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Harris v. Wilkie

United States District Court, D. Colorado

March 7, 2019



          William J. Martinez, United States District Judge

         Plaintiff Patricia Harris (“Harris”) sues the Honorable Robert Wilkie, Secretary of the Department of Veterans Affairs, in his official capacity (“the VA”), alleging disability discrimination under the Rehabilitation Act of 1973 (“Rehabilitation Act”), 29 U.S.C. §§ 791 et seq., age discrimination in violation of the Age Discrimination in Employment Act (“ADEA”), 29 U.S.C. §§ 621 et seq., and retaliation for exercising her rights under those statutes. (ECF No. 28.)

         Currently before the Court is the VA's Motion for Early Partial Summary Judgment. (ECF No. 30.) See also WJM Revised Practice Standard III.E.2 (governing early summary judgment motions). This motion argues that Harris failed to exhaust her administrative remedies as to her claims for disability discrimination and retaliation (her first and third claims for relief). For the reasons explained below, the Court will grant this motion as to Harris's first claim for relief, and grant it in part and deny it in part as to her third claim for relief.


         Summary judgment is warranted under Federal Rule of Civil Procedure 56 “if the movant shows that there is no genuine dispute as to any material fact and the movant is entitled to judgment as a matter of law.” Fed.R.Civ.P. 56(a); see also Anderson v. Liberty Lobby, Inc., 477 U.S. 242, 248-50 (1986). A fact is “material” if, under the relevant substantive law, it is essential to proper disposition of the claim. Wright v. Abbott Labs., Inc., 259 F.3d 1226, 1231-32 (10th Cir. 2001). An issue is “genuine” if the evidence is such that it might lead a reasonable trier of fact to return a verdict for the nonmoving party. Allen v. Muskogee, 119 F.3d 837, 839 (10th Cir. 1997).

         In analyzing a motion for summary judgment, a court must view the evidence and all reasonable inferences therefrom in the light most favorable to the nonmoving party. Adler v. Wal-Mart Stores, Inc., 144 F.3d 664, 670 (10th Cir. 1998) (citing Matsushita Elec. Indus. Co., Ltd. v. Zenith Radio Corp., 475 U.S. 574, 587 (1986)). In addition, the Court must resolve factual ambiguities against the moving party, thus favoring the right to a trial. See Houston v. Nat'l Gen. Ins. Co., 817 F.2d 83, 85 (10th Cir. 1987).


         Summary judgment motions turn on undisputed facts. However, the VA's summary judgment motion turns on a subset of facts that make little sense out of context. Accordingly, the Court will first summarize Harris's allegations. The Court derives the following from Harris's Second Amended Complaint. (ECF No. 28.) The Court's summary of Harris's allegations is not meant to imply approval of them, nor that the allegations are uncontested.

         Harris was born either in 1948 or 1953-the Second Amended Complaint alleges both. (Id. ¶¶ 10, 72.) In September 2015, Harris became a “Nurse Manager” at a VA “Community Living Center” in Denver. (Id. ¶ 11.) In May 2016, non-party Piper Knight became “Chief Nurse” at that facility. (Id. ¶ 12.) “[S]hortly after [Knight's] arrival, [she] told the Plaintiff that she wanted to, ‘build a new team' and that the Plaintiff, ‘didn't have the ability to move in the fast paced environment that she was creating,' plainly evincing an age and disability bias.” (Id. ¶ 13.)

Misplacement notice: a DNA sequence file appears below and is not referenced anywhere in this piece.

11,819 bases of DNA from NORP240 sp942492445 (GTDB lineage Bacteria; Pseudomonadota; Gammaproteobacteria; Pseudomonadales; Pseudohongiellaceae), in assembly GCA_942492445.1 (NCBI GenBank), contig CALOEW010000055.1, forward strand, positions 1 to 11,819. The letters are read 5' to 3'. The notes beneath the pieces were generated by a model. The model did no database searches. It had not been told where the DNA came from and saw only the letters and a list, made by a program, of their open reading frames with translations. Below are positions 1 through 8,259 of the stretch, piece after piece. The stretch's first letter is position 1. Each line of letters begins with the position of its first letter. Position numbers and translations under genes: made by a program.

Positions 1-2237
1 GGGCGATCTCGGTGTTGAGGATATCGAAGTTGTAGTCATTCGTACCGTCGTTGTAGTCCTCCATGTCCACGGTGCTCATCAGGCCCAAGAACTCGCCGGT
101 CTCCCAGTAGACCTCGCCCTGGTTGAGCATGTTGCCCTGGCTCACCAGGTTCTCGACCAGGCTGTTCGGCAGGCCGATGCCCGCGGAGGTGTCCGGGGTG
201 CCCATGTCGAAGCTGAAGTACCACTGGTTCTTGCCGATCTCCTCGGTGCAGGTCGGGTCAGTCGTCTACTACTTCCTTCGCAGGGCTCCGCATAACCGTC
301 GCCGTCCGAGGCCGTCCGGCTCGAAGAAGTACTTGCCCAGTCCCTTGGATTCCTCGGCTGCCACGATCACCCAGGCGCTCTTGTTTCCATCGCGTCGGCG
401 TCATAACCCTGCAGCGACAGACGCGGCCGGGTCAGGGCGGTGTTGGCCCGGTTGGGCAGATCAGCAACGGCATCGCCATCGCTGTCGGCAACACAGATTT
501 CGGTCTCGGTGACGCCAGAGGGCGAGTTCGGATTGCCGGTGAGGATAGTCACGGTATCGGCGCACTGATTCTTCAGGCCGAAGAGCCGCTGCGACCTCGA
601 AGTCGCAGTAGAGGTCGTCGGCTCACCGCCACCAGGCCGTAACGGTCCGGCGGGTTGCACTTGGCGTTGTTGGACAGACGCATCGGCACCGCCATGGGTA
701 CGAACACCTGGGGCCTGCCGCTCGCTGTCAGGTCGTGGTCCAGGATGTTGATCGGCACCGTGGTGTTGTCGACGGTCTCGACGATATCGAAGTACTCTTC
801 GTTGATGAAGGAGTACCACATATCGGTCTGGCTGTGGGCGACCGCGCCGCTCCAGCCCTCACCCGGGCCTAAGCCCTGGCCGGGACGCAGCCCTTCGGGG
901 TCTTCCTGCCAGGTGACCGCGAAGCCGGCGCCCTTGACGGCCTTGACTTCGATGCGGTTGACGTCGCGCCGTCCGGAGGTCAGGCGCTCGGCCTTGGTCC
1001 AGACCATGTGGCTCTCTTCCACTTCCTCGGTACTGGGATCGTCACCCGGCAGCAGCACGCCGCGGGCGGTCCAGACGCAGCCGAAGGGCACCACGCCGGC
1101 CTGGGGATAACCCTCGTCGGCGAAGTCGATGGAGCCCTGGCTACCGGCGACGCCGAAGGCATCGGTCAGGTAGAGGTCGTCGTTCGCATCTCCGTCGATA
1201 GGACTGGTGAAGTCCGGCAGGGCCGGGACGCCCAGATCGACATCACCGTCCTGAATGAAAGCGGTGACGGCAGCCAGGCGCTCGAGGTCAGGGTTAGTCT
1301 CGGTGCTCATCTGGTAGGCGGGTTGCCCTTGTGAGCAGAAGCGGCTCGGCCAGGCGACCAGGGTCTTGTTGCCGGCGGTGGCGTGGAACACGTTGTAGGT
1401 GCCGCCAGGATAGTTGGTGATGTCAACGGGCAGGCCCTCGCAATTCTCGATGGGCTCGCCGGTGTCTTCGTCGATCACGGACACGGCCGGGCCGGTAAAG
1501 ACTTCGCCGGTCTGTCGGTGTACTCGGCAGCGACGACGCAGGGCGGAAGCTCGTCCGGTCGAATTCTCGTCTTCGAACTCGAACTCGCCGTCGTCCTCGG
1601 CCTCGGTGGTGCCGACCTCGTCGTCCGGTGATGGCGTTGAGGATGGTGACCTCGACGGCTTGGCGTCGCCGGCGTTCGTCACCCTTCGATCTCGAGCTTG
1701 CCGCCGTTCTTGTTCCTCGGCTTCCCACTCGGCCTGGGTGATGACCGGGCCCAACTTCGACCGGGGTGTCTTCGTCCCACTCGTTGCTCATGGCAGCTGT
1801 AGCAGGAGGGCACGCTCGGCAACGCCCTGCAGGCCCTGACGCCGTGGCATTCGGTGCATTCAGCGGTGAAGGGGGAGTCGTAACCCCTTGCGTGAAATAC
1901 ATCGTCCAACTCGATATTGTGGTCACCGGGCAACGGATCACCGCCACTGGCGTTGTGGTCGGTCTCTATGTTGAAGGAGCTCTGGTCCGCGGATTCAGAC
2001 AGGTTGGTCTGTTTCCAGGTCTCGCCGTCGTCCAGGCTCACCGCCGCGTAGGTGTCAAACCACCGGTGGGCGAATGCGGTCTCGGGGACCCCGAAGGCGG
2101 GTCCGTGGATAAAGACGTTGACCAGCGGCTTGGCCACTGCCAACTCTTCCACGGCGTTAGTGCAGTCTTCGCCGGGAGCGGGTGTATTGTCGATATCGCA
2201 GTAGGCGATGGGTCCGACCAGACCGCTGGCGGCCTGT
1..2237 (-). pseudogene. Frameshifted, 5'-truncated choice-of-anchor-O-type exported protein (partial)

This claim of immediate age discrimination is comprehensible because Harris was 63 or 68 at the time, either of which meets the 40-or-older threshold for age discrimination under the ADEA. See 29 U.S.C. § 631(a) (“The prohibitions in [the ADEA] shall be limited to individuals who are at least 40 years of age.”). The claim of immediate disability discrimination is less comprehensible. The only disability Harris claims arose from medical symptoms she developed because of her relationship with Knight, not symptoms that preexisted that relationship. (Id. ¶¶ 41, 45-47, 49, 64, 67.)

         As to that relationship, Knight at times complained to others about Harris's job performance, criticized Harris personally, micromanaged her, and intentionally assigned her an overwhelming amount of work. (Id. ¶¶ 15-17, 20-24, 27, 38-39, 42-43.) On one occasion, she “belittled [Harris] by directing a younger male manager to instruct [Harris] on duties she had been successfully performing for over 9 years.” (Id. ¶ 18.)

         Harris highlights a particular incident, shortly after Knight arrived, when one of Harris's subordinates was accused of coming to work intoxicated. Harris investigated and provided a “suggested level of discipline” to Knight and “Eric Winters, Human Resource Employee/Labor Relations Specialist.” (Id. ¶ 19.) Knight and Winters “overturned” Harris's recommendation and imposed “harsher discipline. Thus, deliberately undermining [Harris] as a supervisor in the eyes of the employees reporting to her . . . .” (Id.)